For all of the outcry – some warranted – against the kind of bridge-to-nowhere projects that got greenlighted when Congress earmarked projects for federal dollars, the record shows that moving the backroom deals from the offices of elected representatives to meeting rooms with representatives of multinational corporations and state appointees doesn’t make it better, and often makes it worse.

The president has not elevated the debate to the extent that he should because he has allowed himself to be limited by the framing of austerity, the notion that we as a nation are unwilling or unable to rise to the need for investing in our commons if we understand the problem and appreciate the benefits of doing the right thing. Thus his proposal for bolstering the Highway Trust Fund involves taxing profits that corporations shelter overseas, but at a rate that essentially rewards corporations for their past deeds of tax evasion and sets the stage for substantial reductions in the corporate tax rate if Congress ever gets around to overhauling the corporate tax code.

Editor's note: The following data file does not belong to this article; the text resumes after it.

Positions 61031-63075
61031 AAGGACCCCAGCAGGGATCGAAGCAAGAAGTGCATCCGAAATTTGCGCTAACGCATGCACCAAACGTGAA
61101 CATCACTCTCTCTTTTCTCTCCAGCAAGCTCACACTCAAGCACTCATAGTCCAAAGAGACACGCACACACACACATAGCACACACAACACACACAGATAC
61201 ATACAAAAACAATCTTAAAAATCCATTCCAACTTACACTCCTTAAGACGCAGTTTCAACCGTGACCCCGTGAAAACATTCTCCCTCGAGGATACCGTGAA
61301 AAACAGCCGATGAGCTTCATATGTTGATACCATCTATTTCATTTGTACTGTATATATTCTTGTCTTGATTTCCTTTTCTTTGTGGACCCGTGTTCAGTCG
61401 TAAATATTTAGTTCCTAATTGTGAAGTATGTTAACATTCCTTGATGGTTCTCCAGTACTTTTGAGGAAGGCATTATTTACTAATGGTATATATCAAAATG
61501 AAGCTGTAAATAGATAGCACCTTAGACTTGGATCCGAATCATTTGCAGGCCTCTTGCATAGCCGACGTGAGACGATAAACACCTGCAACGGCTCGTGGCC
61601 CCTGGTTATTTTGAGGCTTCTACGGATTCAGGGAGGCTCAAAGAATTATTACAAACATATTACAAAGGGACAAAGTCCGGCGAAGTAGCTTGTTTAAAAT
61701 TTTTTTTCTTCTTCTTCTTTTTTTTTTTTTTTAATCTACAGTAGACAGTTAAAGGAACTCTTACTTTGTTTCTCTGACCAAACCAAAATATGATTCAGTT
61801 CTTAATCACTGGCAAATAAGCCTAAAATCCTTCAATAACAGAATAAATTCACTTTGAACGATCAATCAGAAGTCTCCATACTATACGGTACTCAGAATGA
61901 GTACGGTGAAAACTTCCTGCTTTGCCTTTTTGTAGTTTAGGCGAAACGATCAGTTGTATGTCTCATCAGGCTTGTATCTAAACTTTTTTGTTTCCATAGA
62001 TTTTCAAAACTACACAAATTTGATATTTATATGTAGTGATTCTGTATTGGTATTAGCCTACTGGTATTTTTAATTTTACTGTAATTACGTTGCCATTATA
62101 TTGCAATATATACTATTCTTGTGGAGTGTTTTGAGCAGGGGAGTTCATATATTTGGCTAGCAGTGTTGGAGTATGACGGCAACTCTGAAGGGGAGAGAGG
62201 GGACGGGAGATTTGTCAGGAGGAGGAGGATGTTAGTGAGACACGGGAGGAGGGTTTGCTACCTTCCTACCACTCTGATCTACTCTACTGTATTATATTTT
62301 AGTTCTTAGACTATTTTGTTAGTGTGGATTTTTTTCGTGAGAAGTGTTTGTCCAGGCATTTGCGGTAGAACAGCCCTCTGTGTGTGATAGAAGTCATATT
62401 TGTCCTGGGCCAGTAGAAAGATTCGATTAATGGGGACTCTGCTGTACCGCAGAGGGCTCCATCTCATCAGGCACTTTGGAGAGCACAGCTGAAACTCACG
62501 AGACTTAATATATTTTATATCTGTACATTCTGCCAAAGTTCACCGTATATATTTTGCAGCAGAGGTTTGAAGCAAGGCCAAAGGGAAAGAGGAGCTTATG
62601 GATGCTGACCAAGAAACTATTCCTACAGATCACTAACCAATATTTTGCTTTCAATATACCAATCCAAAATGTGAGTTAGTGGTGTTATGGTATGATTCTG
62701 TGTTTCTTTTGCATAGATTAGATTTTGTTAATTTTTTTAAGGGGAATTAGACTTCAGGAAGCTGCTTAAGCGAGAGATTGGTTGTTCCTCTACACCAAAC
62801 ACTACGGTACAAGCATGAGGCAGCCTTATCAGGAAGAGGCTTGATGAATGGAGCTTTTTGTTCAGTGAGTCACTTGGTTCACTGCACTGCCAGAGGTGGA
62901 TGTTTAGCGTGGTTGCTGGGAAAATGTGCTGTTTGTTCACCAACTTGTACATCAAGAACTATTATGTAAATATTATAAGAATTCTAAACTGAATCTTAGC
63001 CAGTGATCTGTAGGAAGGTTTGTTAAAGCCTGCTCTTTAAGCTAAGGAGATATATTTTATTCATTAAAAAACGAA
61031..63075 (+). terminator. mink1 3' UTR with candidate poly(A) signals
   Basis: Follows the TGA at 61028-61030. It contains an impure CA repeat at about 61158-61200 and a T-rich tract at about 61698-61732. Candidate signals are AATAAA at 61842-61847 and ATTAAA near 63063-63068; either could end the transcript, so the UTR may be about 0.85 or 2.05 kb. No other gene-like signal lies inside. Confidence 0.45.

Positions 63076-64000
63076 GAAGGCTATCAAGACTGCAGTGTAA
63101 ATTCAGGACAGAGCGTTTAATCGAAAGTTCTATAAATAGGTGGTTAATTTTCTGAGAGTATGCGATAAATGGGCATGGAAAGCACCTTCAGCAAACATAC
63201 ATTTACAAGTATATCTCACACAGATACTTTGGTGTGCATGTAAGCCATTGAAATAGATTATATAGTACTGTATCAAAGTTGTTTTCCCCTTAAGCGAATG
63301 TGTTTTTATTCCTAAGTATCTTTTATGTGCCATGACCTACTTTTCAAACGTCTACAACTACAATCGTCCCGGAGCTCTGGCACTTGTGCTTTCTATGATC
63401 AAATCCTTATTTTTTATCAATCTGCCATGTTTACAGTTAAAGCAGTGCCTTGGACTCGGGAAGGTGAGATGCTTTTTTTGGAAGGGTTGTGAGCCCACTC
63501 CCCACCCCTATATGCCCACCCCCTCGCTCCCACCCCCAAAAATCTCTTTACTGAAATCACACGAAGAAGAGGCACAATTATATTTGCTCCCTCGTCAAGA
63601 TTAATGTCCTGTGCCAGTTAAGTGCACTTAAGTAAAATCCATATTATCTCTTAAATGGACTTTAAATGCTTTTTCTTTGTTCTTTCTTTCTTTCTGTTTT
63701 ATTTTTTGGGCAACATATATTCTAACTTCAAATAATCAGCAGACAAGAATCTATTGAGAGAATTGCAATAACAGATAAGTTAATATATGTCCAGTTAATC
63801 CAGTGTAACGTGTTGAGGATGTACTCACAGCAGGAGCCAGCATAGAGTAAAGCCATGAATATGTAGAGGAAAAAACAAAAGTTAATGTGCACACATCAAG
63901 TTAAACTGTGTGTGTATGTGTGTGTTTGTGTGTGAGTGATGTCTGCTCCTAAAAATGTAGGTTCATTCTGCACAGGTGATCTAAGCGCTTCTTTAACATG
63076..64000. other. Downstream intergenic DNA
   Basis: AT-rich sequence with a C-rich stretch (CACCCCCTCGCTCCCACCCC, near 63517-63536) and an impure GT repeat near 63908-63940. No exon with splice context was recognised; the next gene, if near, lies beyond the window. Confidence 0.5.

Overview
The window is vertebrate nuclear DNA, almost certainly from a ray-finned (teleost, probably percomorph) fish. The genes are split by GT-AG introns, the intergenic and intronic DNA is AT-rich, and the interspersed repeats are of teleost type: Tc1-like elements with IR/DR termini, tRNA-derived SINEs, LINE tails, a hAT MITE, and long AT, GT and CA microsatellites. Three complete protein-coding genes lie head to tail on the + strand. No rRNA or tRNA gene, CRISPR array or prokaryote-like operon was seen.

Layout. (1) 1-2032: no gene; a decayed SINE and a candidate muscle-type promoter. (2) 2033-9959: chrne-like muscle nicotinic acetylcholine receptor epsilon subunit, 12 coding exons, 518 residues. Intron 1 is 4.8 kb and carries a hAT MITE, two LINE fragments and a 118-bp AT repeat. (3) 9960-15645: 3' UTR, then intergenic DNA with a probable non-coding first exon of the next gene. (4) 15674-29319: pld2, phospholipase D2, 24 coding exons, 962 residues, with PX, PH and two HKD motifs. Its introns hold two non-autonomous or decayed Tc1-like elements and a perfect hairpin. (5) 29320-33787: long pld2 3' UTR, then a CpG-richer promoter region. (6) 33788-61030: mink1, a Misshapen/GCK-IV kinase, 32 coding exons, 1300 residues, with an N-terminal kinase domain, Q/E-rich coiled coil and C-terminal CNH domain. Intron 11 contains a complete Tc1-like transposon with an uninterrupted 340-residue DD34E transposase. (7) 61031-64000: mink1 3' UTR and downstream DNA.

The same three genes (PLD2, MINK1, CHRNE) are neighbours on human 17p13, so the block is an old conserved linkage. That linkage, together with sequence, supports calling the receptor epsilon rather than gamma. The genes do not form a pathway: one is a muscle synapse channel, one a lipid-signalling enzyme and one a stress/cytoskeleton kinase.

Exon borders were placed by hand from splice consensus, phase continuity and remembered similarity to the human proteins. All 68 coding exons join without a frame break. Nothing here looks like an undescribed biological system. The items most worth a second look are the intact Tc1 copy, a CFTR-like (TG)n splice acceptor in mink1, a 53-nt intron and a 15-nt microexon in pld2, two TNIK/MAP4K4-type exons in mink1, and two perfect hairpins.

It is true that both the president and Congress is concerned about an electorate that says it is deeply skeptical of government’s ability to take on big tasks and spend wisely. But what a good look at the polls we’ve aggregated on also shows is that an overwhelming majority of Americans want the federal government to prioritize rebuilding America – 75 percent, according to one recent poll.